You may have to use an ohm meter in some cases as the PCB traces may go underneath the PCF8574.
And then look at the backlight circuity to see if it uses a NPN or PNP transistor and how it is wired up to the A and K LCD pins.

I have spent a happy two or three hours downloading libraries to try.

No point in trying anything else until the diagnostics in I2CexpDiag pass.
What did the diagnostic sketch report?

--- bill

wait....
I just noticed that it sounds like you may be using/building a DIY i2c backpack/adapter.
If you are wiring up the pins yourself, here is how you want to wire up the pins for best compatibility:
P0 RS
P1 RW
P2 EN
P4 DB4
P5 DB5
P6 DB6
P7 DB7
P3 Backlight circuitry (HIGH signal enables backlight using a simple NPN transistor)

This will give you a wiring that can be autodetected by hd44780_I2Cexp and will work with the LiquidCrystal_I2C library available in the IDE library manager.

PCF8574 P3 pin should connect to the based of a NPN transistor.
No current limiting resistor is needed between the P3 pin and the base of the transistor as the PCF8574 does not have drive capability and uses an internal pullup for the HIGH signals.
Collector will sink the current from the Cathode of the LED backlight.

I'd use a i2c backpack rather than make something. They are about $1USD shipped from various ebay vendors.

--- bill

waljoh:
My circuitry provides for control of the backlight, that my current display does not support, but I cannot imagine that this is preventing the device from responding. In fact the 'LCD' is an OLED display (Midas MCOB21605G1V-EGP), but the interface appears to be identical.

Is this of relevance, Bill?

Paul__B:
Is this of relevance, Bill?

Relevant, yes, but should it shouldn't keep things from working.
From looking at the data sheet for the OLED lcd, the typical hd44780 pins vo, A, and K are not connected.

The PCF8574 BL pin would try to control the backlight circuit which would try to control a backlight but would do nothing.
The other pins appear to work the same (other than there is contrast control).

hd44780_I2Cexp would auto detect a backlight polarity and try to control the backlight but since there is no backlight control, nothing would happen.

I think the most useful information at this point would be the output from the I2CexpDiag, and a photo of diy adapter to see how it is wired up to the LCD.

--- bill

Hi Bill, and others

Thanks very much for all the time taken, advice and support. Much appreciated. I think I am now out of the wood, although I think my stripboard PCB is not engineered to the most reliable standard.

I found today on Wikispaces (before reading your more recent posts above) a circuit diagram that was a lot clearer than the fuzzy printout from the Instructables web page I was working to. As a result, I reconfigured RS and EN and in the process found that I had somehow got the collector of the backlight control transistor tied up with EN, explaining my previous problems.

I had not appreciated that the mapping was fairly arbitrary, giving rise to different backpacks and configuration difficulties.

My final mapping is I think completely different to the one you suggested above, but according to Wickispaces is compatible with NewLiquidCrystal. Anyway, your autodetection has worked admirably, and I have a working OLED display.

There was a document on the PCF8574 that I have not had time to absorb, but which may prove useful to others, along with the circuit diagram. This includes the pull up resistors, and the backlight control (I changed the resistor values as I thought the base feed was a bit low), although with the OLED neither this nor the contrast have any bearing. I have attached these.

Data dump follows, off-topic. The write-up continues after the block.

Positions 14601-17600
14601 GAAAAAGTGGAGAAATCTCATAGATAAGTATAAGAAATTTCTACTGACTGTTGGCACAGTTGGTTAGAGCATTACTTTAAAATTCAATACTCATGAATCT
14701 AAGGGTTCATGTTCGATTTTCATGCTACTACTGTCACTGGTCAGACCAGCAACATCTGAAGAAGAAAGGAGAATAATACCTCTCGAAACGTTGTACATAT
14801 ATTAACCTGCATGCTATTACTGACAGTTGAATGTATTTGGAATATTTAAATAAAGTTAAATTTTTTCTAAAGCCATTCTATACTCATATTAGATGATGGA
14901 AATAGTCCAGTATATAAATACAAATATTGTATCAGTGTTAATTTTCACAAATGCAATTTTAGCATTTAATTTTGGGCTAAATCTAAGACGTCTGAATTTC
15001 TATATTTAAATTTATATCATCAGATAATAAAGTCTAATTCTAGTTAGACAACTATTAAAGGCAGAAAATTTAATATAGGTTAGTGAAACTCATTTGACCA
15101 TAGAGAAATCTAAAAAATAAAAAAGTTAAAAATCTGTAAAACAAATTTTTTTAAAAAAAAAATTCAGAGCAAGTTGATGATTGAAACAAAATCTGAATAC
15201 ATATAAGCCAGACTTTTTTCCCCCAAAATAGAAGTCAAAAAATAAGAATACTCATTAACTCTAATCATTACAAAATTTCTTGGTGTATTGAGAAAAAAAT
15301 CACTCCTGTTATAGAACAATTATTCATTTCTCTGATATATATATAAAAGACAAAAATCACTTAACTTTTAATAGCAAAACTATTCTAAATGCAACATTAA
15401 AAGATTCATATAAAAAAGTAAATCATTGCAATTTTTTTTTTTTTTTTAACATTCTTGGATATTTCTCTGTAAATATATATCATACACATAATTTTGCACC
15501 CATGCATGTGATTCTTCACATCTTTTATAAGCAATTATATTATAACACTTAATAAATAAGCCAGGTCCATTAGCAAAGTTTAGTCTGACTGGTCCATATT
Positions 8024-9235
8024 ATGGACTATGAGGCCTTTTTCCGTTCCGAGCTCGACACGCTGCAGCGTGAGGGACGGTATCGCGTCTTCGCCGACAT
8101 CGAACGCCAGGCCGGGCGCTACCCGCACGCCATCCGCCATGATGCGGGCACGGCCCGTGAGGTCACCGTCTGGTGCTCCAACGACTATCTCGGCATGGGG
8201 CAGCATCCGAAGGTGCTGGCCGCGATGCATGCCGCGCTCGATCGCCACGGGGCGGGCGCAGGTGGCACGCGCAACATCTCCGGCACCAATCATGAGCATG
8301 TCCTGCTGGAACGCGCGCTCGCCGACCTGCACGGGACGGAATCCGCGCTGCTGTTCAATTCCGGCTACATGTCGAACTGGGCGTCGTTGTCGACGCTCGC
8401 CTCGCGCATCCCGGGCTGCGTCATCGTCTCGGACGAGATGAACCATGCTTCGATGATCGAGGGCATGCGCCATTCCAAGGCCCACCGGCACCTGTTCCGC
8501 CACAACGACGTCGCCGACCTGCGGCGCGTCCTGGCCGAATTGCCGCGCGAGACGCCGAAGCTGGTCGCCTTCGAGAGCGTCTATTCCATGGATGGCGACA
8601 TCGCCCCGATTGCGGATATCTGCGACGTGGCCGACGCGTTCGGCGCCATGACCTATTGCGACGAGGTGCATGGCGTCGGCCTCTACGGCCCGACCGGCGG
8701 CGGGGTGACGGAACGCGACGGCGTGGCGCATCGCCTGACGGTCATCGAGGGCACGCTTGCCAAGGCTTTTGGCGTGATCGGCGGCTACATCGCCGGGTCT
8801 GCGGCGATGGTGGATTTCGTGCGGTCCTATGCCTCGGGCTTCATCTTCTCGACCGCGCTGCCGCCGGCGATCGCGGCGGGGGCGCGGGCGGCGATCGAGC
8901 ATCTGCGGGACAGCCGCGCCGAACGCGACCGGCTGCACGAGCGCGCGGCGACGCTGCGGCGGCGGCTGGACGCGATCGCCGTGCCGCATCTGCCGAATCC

The Wickspaces page seems a useful contribution, but their service is being withdrawn imminently.

Thank you again,

John

Ic2-BackPackSchematic-1.jpg

PCF8574_PCF8574A-842013.pdf (816 KB)

waljoh:
My final mapping is I think completely different to the one you suggested above, but according to Wickispaces is compatible with NewLiquidCrystal. Anyway, your autodetection has worked admirably, and I have a working OLED display.

The wiring you show in the schematic is another of the more popular backpack wirings that is used.
It uses the lower nibble for the LCD data pins vs the upper nibble.
NewLiquidCrystal can work with any mapping/wiring as long as the constructor matches the wiring.
hd44780 can figure out the wiring of all the backpacks i’ve seen used on pre-made backpacks.
The wiring I recommend is what the LiquidCrystal_I2C library expects which means that wiring can work with all 3 libraries which is why I recommend that wiring.

There was a document on the PCF8574 that I have not had time to absorb, but which may prove useful to others, along with the circuit diagram. This includes the pull up resistors, and the backlight control (I changed the resistor values as I thought the base feed was a bit low), although with the OLED neither this nor the contrast have any bearing. I have attached these.

You will want to carefully look at how the Quasi-bidirectional I/Os actually work.
The datasheet really doesn’t properly describe it but you can tell how it really works by looking at table 9 “Static characteristics”
Compare VOL to VOH. note how low VOH is vs VOL. (ma vs ua)
What this really means is that the part never drives the pin HIGH.
i.e. It can sink current but cannot source it.

When you set the bit in the port register to a 1 it connects the pin to an internal pullup vs driving it high.
For low it connects the pin to an internal ground.

The practical implications means you can not drive any thing like an LED with the HIGH output signal, but you can turn on LED (up to 3ma) with a low signal that sinks current from the cathode.

So when driving a transistor, you need a current limiting resistor when using a PNP transistor but you don’t need the resistor between the PCF8574 pin and the base of an NPN transistor as the high signal from the PCF8574 is already extremely currently limited since it is just a pullup.

If using a NPN transistor the transistor will be on when the PCF8574 powers up as the pin will be in input mode which is really a pullup resistor to vcc.
If using a PNP transistor the transistor will off when the PCF8574 powers up as the PNP transistor needs a low signal to activate.

This means that if using a PNP transistor the library has to be correctly initialized correctly before the backlight will be turned on.

But it seems pretty difficult to build a DIY adapter cheaper than the cost you can get a premade one shipped to your door.

— bill